Denver and Kirsty from Whiskey & Peanuts know a thing or two about life on the road. The two vagabond couple explore the world together together, blogging about their adventures with food, drink and travel. Backpacking is their method of choice, and here they share some lessons about exactly how – and what – to pack.
How many times have you unzipped your lightweight Osprey in the middle of a backpacking stint in South America and felt a flush of shame at the high heels staring back out at you? What were you thinking – heels, really? Or maybe that’s just me?
Either way, we’ve all been guilty of making poor packing decisions for a stint away, but those days are a thing of the past, friends. Stick with this guide of essentials and you’ll be on your merry way. Oh, and don’t forget your passport…
#1 Toilet Paper! And Sanitiser…
Look, admittedly I feel a little princess-y to list sanitiser here. But on the contrary, if not feeling weird about touching food, my face and almost anything again after using a highly-trafficked public toilet is the result, then bring me my crown. And speaking of toilets, allow me to introduce the importance of having a constant supply of toilet paper on hand. We’ve all been caught out before, and maybe it becomes more necessary dependent on your travel location, but the value that’ll be added to your life by carrying toilet paper around at all times is worth it’s wait in…well, good ol’ 2 ply, ‘cos gold ain’t coming to the rescue inside those bathrooms.
#2 About 50% Less Than You Actually Have In Your Backpack
I’m about to make an embarrassing admission here: I once took a pair of heels backpacking in South America, which – unsurprisingly – I left behind in an Ecuadorian hostel in around week two. Rookie error, right? Wrong! This was not my first rodeo, nor my first backpacking experience for that matter. I convinced myself that because I was spending a couple of weeks in New York City en route to Peru, I’d need heels for all those nights I’d spend living it up like an extra on Sex And The City.[related_articles]46251,38516[/related_articles]
Turns out, skint backpackers aren’t dining in Manhattan’s most exclusive restaurants with a cocktail in hand and Manolos (which mine obviously weren’t, anyway) on their feet. The point I’m trying to make is this: be realistic about what you need, even things that aren’t as obviously cringe-worthy as a pair of heels (seriously, I can’t even deal). Get a sensible friend to look over the planned contents of your backpack and make you justify why you need two pairs of jeans. You’ll thank them silently as you trudge the streets of a new city, sniffing around for the best hostel deal at the expense of your lower back.
#3 Loose Fitting Clothing
Weight gain is one of the enduring (and completely privileged, mind you) injustices of travel. Ugh. But seriously, and especially if you’re travelling for an extended period, this will likely just be a fact of life. I discovered this the hard way, in the middle of a Bolivian marketplace with a new friend. We actually paid a local for the privilege of being able to weigh ourselves on the spot, thus gaining personal intel we planned to do precisely nothing with. Don’t worry, all the nights spent drinking local beers beneath starry foreign skies with your new friends and days spent surviving on a purely carbohydrate-based, often deep-fried diet will be worth it. I’m just sayin’, do it in the comfort of your elastic-waited pants, not your skinny jeans.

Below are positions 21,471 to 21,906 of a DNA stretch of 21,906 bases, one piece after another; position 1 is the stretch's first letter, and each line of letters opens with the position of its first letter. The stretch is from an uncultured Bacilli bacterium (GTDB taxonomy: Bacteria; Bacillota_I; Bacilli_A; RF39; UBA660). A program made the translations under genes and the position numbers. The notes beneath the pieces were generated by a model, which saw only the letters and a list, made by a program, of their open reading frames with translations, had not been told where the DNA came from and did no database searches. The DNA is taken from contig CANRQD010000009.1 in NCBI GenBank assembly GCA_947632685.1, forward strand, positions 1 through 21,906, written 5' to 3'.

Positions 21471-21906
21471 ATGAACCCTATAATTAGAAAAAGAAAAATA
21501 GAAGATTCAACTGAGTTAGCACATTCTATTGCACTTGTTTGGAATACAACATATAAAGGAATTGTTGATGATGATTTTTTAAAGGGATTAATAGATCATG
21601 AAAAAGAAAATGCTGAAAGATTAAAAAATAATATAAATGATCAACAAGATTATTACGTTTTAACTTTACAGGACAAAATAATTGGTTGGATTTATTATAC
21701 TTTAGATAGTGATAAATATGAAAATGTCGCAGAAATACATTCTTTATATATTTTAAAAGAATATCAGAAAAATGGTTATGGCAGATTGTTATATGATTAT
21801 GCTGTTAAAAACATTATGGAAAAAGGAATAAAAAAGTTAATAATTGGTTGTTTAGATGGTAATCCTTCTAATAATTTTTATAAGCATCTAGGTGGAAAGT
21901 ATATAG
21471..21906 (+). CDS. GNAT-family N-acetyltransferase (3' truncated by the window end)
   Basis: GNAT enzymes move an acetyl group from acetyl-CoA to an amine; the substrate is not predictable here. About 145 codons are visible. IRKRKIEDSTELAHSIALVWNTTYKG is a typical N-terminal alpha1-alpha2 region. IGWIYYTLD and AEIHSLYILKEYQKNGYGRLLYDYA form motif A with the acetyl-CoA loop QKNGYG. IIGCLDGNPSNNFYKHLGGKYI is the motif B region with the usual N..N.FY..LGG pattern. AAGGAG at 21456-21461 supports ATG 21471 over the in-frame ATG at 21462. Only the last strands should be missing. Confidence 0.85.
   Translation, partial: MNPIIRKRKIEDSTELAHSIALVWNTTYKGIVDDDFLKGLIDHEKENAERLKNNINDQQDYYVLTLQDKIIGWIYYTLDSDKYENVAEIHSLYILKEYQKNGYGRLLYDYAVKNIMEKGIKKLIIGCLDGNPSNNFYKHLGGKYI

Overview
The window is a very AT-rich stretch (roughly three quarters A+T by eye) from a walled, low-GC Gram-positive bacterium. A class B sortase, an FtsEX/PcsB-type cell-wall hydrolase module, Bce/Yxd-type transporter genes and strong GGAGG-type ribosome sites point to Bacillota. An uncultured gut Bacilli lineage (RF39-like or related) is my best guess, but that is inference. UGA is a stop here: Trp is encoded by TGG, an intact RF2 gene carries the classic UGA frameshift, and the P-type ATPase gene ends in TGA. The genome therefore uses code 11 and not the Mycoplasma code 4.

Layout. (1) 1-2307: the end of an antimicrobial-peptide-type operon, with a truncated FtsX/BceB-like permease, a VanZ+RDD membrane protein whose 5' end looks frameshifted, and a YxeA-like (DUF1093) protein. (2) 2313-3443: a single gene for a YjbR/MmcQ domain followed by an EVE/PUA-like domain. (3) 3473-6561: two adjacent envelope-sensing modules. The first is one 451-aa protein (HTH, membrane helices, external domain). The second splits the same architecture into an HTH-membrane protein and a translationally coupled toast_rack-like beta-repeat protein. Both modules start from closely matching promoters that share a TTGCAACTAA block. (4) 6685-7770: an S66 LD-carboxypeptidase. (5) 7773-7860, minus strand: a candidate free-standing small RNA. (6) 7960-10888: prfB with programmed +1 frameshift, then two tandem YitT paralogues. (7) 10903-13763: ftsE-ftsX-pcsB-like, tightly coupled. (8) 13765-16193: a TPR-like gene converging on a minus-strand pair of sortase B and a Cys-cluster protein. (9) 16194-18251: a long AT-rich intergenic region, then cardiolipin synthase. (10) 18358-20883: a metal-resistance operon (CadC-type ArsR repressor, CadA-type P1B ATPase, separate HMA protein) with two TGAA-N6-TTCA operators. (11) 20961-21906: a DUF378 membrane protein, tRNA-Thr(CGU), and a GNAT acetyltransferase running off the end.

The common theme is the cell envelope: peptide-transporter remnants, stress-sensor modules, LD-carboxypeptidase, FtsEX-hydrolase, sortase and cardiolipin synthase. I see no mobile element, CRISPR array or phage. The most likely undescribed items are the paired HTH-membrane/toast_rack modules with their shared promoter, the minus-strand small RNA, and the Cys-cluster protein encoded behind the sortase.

#4 Ear Plugs, Duh!
Such a no-brainer, but it’s something I forget almost 100 per cent of the time. Remembering that I forgot them usually coincides with the exact moment I realise that it’s just me and a big group of motorbike-riding Brazilians in a ten-bed shared dorm for the next few nights. How quickly fond feelings towards new friends turn to simmering resentment, then all-out, full-blown bubbling hatred as you lay awake – yet again – listening to a cacophony of burly men snoring. Ear plugs are unlikely to drown that out entirely, but they might be the difference in you pondering whether or not screaming with a pillow over your head is a justifiable course of action for snoring. The verdict’s still out on that one.
#5 Hard-Copy Books
I get it. In this day and age, hardcover books that take up valuable real estate in your backpack are something of an unnecessary nuisance. Why not just download things to your iPad? Because my friends, unlike an actual book, it’s highly unlikely you’d be willing to leave your iPad behind in a hostel amiright? And I’d like to argue that, like dog to man, a book is a traveller’s best friend.[related_articles]59081,48623[/related_articles]
Think of all those times you’ll be waiting for an overnight bus that’s been delayed by two hours. Or perhaps consider the days you’ll while away with a local brew or a beer in a café with a side of people watching. This is where the increasingly lost magic of a book comes in handy. The tangible feel, the smell of the pages, the graphics on the cover… but above all, being able to finish one book then move seamlessly onto the next via a hostel book swap is a treat that shouldn’t be underestimated.
(Lead image: rawpixel / Unsplash)
Whiskey & Peanuts is made up of two hungry vagabonds, travelling the world in pursuit of food, drink and good times. Kirsty is a wordsmith/peanut butter enthusiast with a knack for relating as many real-life situations to The Simpsons as possible. Denver can be found behind a camera, behind a bar or behind a stack of ribs in an eating competition. Follow their shenanigans atwhiskeyandpeanuts.com or @whiskeyandpeanuts